Negotiating in the shadow of justice
Even before negotiators for the Ugandan government and the Lord’s Resistance Army (LRA) began to gather in Juba for peace talks in June 2006, negotiations were already destined to be controversial. The previous year the International Criminal Court (ICC) had issued arrest warrants for leaders of the LRA, including Joseph Kony, for crimes committed in northern Uganda.
Uganda, the ICC’s first referral, had yielded the Court’s first arrest warrants. In the atmosphere of uncertainty that followed President Salva Kiir’s announcement that his Government of Southern Sudan would mediate between the Ugandan parties, it took Southern Sudan’s firm leadership to bring the parties, and later international observers and financial backers, to Juba for the negotiations.
Perhaps the most significant overt political support to the process came from the United Nations. The intervention of Jan Egeland, then Under-Secretary-General for Humanitarian Affairs, was crucial in this regard. He capped this by making a high-profile visit to Juba in November 2006 to meet with Joseph Kony on the border between Sudan and the Democratic Republic of Congo (DRC). Later, through the appointment of the UN Secretary-General’s Special Envoy for LRA-Affected Areas, Joaquim Chissano, the UN’s role and endorsement of the peace process was strengthened. Mr Chissano brought lessons from his experience of ending the brutal civil war in Mozambique through negotiations.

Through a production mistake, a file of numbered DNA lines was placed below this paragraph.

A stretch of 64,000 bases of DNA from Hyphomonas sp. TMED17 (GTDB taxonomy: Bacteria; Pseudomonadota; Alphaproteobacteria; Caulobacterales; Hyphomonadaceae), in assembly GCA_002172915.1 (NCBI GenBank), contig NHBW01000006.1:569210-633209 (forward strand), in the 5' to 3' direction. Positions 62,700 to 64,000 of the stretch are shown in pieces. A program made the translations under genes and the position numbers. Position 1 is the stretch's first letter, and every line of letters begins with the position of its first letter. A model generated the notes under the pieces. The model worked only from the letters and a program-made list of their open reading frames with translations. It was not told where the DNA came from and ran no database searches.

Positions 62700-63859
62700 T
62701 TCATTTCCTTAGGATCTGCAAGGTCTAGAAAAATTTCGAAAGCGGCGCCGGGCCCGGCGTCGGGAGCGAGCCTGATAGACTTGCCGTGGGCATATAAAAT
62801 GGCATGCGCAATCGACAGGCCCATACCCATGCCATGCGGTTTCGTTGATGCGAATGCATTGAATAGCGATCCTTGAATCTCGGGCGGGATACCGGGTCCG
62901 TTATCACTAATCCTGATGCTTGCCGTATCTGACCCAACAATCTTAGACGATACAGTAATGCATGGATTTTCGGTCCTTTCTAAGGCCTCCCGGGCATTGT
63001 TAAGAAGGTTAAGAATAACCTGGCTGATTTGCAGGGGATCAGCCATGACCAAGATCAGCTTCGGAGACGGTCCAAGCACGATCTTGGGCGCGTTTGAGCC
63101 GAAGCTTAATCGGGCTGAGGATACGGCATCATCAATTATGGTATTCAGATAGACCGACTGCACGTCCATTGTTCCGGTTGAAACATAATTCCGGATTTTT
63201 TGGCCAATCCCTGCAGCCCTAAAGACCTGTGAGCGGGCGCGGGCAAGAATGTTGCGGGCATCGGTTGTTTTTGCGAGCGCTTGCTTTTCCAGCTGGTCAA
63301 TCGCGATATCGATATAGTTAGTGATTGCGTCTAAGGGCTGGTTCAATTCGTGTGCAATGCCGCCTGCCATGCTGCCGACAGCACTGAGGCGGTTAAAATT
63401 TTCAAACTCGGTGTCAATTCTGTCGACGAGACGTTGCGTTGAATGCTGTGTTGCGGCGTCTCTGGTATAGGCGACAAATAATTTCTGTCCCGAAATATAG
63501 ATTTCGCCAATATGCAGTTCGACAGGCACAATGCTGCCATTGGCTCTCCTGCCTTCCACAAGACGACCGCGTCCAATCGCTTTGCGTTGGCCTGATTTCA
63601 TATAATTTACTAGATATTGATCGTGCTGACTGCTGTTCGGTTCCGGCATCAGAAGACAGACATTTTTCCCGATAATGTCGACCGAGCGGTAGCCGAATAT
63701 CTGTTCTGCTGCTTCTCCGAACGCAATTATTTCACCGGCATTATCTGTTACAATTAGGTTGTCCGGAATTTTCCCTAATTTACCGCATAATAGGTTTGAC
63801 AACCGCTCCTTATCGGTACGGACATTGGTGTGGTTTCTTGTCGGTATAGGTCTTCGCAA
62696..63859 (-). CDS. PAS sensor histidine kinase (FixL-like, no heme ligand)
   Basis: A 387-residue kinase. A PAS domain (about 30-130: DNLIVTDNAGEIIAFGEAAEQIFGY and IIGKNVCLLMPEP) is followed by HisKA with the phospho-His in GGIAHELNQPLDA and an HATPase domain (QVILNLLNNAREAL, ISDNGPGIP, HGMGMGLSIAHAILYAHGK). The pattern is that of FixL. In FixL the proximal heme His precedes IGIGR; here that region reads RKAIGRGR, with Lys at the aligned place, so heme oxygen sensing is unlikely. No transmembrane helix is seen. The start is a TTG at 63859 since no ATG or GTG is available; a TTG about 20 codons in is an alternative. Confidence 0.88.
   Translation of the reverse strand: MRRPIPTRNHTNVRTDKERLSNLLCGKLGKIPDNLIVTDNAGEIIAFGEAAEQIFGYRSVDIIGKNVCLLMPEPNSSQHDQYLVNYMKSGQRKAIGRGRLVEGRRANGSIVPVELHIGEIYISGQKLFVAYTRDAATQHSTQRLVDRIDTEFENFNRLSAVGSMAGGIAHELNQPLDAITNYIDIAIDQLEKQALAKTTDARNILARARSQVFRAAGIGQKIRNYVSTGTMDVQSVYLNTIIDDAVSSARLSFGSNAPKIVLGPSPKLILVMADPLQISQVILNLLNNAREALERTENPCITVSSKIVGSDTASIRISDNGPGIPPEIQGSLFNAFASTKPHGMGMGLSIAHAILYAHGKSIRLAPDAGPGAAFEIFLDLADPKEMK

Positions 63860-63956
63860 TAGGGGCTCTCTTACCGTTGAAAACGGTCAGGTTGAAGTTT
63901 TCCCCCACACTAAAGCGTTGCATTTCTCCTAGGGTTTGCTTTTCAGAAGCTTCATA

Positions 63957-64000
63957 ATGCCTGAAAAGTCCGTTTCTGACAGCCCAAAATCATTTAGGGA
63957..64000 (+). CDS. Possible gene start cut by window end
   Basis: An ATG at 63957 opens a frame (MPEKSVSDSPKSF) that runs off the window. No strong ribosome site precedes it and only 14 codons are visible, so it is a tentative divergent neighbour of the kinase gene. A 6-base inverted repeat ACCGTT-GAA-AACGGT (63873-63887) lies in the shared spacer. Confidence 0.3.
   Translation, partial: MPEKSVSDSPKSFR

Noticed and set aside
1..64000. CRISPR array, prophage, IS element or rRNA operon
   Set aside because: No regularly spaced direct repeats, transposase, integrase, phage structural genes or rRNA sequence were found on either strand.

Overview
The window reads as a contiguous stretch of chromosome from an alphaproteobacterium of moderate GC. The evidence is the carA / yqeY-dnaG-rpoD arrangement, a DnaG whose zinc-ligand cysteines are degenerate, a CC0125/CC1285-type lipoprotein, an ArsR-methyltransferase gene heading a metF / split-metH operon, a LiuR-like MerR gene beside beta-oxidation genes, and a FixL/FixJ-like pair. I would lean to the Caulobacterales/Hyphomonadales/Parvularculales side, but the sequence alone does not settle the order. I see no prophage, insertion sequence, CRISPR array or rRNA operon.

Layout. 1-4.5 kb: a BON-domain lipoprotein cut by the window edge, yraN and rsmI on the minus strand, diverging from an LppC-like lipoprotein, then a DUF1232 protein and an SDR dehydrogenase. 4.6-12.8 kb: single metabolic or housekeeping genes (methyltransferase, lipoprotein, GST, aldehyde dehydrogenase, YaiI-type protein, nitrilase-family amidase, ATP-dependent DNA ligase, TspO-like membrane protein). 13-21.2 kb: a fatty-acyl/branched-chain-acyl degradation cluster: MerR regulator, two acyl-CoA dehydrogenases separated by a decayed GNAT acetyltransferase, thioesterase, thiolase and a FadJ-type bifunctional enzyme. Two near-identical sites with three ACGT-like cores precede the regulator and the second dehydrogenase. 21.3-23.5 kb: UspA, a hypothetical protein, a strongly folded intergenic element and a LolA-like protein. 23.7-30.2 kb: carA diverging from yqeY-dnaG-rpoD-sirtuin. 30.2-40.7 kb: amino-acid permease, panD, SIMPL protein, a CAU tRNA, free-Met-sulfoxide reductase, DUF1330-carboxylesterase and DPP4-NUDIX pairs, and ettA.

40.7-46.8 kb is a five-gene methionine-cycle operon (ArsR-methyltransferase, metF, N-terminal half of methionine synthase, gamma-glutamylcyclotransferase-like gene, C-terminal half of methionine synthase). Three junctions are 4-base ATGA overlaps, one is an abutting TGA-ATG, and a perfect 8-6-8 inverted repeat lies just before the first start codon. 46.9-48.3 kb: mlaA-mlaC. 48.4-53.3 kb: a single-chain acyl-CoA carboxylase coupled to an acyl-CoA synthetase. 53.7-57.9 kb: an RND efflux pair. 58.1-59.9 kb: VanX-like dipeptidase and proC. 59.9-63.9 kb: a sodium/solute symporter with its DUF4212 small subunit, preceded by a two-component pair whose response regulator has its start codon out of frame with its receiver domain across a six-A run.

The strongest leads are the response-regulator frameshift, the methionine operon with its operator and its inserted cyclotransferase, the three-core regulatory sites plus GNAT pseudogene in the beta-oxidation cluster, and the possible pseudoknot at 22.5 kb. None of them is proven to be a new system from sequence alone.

Although the UN was motivated by humanitarian and broader political concerns, its involvement in the Juba process helped to silence any lingering doubts about the legality of the process. With the initial hesitations overcome, more international actors came to support and participate in the talks. Over the next two years Juba then witnessed the acute dilemmas confronting those who seek to balance the demands of peace and justice in the new era of the ICC.